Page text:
Some electrolytic capacitors have additional legs for more secure mounting. Roederstein EY series is a wellknown one with a third leg, Siemens B43306 series was an example of one with 2 additional mounting legs.

Reformatting was the term someone used a couple of days ago as a joke, thought it was funny.
The electrolyte in capacitors is moist in new condition, aging dries out the electrolyte. The capacitor shrinks because of it and becomes smaller than the outer shell.
Tube folks can generally be recognised by the shaking of caps next to their ear.
By slowly charging a capacitor through a resistor the electrolyte regenerates and increases its volume. With increasing volume the capacity of the cap also increases. I've found that it takes time for the electrolyte to reform. With really old capacitors my routine is to only charge the capacitor to half of the nominal voltage, slowly uncharge it after some time, do that a couple of times before charging to full voltage.
As mentioned by Stuart, slow charging is also safer, especially with high voltage capacitors. With faulty capacitors the outcome is less spectacular.
10 mA charging current is the value i use, a variac and a different resistor value switchboard make reforming very easy. (way back that was a piece of wood with nails hammered in, and crocodile clips)
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Old 14th June 2006, 10:13 AM   #7
AndrewT is offline AndrewT  Scotland
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reforming at 10mA sounds quite fast. This is reforming NOT slow charging.

I use 1M0 in series with a cap. Initial voltage about half cap rating then ramp up the voltage as the leakage proves to be low.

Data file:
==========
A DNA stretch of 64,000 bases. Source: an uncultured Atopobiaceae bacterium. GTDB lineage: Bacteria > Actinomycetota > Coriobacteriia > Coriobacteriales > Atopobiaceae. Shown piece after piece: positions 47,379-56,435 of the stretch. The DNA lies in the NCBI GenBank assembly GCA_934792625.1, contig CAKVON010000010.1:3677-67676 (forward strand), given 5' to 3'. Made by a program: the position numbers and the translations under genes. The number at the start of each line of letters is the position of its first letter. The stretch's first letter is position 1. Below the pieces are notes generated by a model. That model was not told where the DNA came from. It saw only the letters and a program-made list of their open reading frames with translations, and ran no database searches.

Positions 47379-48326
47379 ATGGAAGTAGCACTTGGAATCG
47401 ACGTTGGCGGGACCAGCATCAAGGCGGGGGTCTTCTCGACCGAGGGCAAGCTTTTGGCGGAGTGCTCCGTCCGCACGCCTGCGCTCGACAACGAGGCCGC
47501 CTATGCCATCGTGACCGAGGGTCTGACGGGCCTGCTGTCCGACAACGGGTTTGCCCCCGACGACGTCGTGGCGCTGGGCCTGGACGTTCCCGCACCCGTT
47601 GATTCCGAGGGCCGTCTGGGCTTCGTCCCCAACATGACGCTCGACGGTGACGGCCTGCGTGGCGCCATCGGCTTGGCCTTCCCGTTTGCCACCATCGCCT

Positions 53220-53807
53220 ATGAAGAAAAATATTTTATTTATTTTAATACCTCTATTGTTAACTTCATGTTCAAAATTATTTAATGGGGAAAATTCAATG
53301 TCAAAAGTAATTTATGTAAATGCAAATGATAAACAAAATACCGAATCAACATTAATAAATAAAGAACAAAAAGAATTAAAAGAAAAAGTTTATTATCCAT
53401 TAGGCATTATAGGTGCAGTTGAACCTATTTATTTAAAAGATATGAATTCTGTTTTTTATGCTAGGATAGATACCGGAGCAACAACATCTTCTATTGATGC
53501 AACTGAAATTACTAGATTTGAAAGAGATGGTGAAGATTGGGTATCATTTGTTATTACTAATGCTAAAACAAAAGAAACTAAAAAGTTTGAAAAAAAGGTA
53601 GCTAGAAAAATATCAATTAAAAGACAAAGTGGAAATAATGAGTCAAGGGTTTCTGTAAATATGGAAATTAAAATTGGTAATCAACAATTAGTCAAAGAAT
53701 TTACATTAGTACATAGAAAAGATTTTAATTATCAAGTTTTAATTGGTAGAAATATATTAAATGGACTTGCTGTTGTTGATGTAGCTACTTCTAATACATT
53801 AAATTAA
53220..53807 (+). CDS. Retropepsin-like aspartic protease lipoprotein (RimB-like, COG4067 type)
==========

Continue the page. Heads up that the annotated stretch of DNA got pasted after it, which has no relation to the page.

You can monitor leakage by measuring the voltage across the resistor once the cap has charged up (at a few uA the cap will never reach the charging voltage). It will take half a day or so the reach half voltage and a couple of days for the whole process, if you do it slowly.

Multiple resistor + caps in parallel and you can spot the leaky ones.

There are a few sites that detail the process and at least two are in the forum.
regards Andrew T.
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Old 14th June 2006, 05:09 PM   #8
jacco vermeulen is offline jacco vermeulen  Netherlands
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Originally posted by AndrewT
reforming NOT slow charging
The 10mA was not a reference to the reforming but for checking which are the heroes and which are fonies. I don't see the point in reforming a capacitor for a day to find out it's a goner.
Charging a 1000uF/25V with 10mA takes 12.5 seconds, that is not even slow charging imo.
The last years of my diyA-ing i've been using big cans mostly, 10mA at half the voltage rating is slow and safe enough not to kill potential candidates and it's fast enough to do a selection of the spitters.

I recall answering your question on the time it takes to charge a capacitor.
Fulling charging a 10.000uF capacitor through a 1Meg resistor takes more than half a day. Using a 1M on the 78.000uF Mallory's i have would take almost a week. (time to charge a capacitor = 5*R*C)

I gathered that when the electrolyte of capacitors dries out and becomes thinner, the voltage the cap withstands becomes lower. Through C=A*S/V, the capacity of the capacitor decreases with lower max voltage. This happens with old capacitors but also with new ones if they are not regularly charged to the voltage rating.

For the reforming job, i prefer to take a reforming period of 12 hours to 100% nominal voltage load. This timeframe and the capacitor value leads to a charging current and resistor value.
For the 9" big can Mallory's i have a few boxes of that gives a 100k resistor.